The methods used at the NEFSC Woods Hole Laboratory have evolved from early studies by Nichy (1969) on the growth of young silver hake, from participation in age and growth workshops (ICNAF 1976, 1977, 1978), and from research on types of silver hake growth patterns and their distribution in the study area (NEFSC unpubl. data). Particular attention has been focused on otolith growth patterns of young fish (age 0+ to 1) to facilitate accurate interpretation of the first annulus, and to avoid assigning earlier hatched fish of the southern stock, and later hatched northern Georges Bank-Gulf of Maine fish, to different year classes. Hunt (1980a) summarized previous research in the literature concerning ageing methods used for this species. He described some aspects of otolith growth patterns as characteristic of given geographic areas but did not present an integrated description of these patterns for different stocks of silver hake. The method of presentation of Hunt's interpretations, in addition to his use of whole otoliths rather than thin sections, makes difficult direct comparisons of his criteria with those used at Woods Hole. Validation of methods at Woods Hole has involved comparisons of modal groups in fish length-at-age data with the modal groups in length frequencies, and monitoring modal progression of prominent year-classes in the fishery on a seasonal and annual basis.
Methods of preparing otoliths have been described by Nichy (1969, 1977), Anderson and Nichy (1975), ICNAF (1976, 1977, 1978) and by Hunt (1980a). Such methods have involved storage of whole otoliths in glycerin or some other medium to "clear" the otolith and enhance the hyaline zones. Other methods include dry storage and soaking for a short period in ethyl alcohol before viewing. At the Woods Hole Laboratory, otoliths are stored dry in coin envelopes. A thin transverse section 0.20-0.23 mm thick is removed at the nucleus and examined under reflected light against a dark background, using a method developed by Nichy (1977). The cut surfaces of the sectioned otolith may be used in addition to, or instead of, the thin-section, depending on the degree of complexity of the growth pattern.
For some fish, whole otoliths, examined in ethyl alcohol, are used to verify age from thin-sections, but are not considered completely reliable. This is because the pattern of early growth on the otolith, which is often difficult to interpret, tends to be obscured by subsequent calcification, despite the use of strong clearing media such as glycerin (Anderson and Nichy 1975). In general, silver hake otoliths become thicker with increasing age relative to an increase in width. Therefore, misinterpretation of early growth, especially of older fish, is more likely. Nevertheless, some whole otoliths exhibit a clearer pattern of annulus formation than do thin-sections, especially if the annular zones are weak or diffuse.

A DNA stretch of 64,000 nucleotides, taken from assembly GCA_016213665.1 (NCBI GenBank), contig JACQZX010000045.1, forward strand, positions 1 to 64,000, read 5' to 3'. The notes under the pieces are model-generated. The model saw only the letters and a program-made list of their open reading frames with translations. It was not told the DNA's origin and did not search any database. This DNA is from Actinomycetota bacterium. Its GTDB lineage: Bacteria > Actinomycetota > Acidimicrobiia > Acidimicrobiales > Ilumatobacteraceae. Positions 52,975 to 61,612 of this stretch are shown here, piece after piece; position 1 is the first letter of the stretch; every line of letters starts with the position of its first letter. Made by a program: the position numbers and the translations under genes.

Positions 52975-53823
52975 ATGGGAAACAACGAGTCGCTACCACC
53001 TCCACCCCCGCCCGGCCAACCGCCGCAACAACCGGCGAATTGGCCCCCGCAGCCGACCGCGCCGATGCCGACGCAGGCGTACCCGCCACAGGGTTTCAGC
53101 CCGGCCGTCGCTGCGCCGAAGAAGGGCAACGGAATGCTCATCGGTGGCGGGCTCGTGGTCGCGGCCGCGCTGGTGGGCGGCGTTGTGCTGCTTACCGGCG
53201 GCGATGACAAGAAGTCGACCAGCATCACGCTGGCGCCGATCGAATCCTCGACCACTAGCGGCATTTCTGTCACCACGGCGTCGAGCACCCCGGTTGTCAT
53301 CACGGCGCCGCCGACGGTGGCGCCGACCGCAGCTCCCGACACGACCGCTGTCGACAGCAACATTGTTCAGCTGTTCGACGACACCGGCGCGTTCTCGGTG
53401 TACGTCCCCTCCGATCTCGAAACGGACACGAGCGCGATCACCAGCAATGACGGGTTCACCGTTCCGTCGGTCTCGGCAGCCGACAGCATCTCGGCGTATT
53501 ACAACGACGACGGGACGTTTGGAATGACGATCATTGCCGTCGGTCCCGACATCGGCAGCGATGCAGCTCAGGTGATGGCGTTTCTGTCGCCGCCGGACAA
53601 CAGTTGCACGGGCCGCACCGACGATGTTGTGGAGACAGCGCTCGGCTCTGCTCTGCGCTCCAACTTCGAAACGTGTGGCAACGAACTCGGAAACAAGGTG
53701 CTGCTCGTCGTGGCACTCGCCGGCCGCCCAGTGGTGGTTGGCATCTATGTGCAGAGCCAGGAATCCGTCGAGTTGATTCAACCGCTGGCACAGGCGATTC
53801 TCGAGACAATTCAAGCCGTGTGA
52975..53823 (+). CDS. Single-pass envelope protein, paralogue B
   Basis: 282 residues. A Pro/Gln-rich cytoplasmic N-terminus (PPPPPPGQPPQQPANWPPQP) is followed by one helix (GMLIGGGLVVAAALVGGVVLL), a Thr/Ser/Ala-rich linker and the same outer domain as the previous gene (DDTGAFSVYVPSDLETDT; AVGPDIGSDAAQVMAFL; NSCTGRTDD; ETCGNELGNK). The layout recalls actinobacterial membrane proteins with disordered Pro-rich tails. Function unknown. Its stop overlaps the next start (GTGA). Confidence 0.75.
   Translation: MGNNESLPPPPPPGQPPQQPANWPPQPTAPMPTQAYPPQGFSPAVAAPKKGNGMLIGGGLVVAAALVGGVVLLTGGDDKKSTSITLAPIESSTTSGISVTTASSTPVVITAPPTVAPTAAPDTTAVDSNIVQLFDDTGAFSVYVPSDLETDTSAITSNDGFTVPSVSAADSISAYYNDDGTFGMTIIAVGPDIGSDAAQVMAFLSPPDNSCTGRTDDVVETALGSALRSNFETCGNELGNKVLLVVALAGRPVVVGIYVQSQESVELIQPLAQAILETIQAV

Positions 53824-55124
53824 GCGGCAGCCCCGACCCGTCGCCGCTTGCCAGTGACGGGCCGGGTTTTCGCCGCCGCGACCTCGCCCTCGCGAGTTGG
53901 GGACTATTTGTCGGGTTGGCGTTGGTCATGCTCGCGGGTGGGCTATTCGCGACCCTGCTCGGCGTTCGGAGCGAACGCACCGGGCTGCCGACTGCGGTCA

Growth patterns observed on silver hake otoliths tend to support Almeida's (1984) definition of two separate stocks from the Gulf of Maine to Cape Hatteras. Variations in the growth patterns on otoliths with geographic location include size and formation of the first annulus, relative growth increment widths between annuli due to differences in growth rate, formation of checks and split zones, and time of annulus formation. Although characteristic growth patterns can be identified for each stock, some patterns are difficult to classify (due in part to individual variability). Other patterns are intermediate in type, with aspects characteristic of both Gulf of Maine fish and those further south. This may reflect stock intermixture as suggested by Almeida (1984). Seasonal shifts in the distribution of growth patterns also appear to be consistent from year to year and seem to reflect observed migratory movements (NEFSC unpubl. data).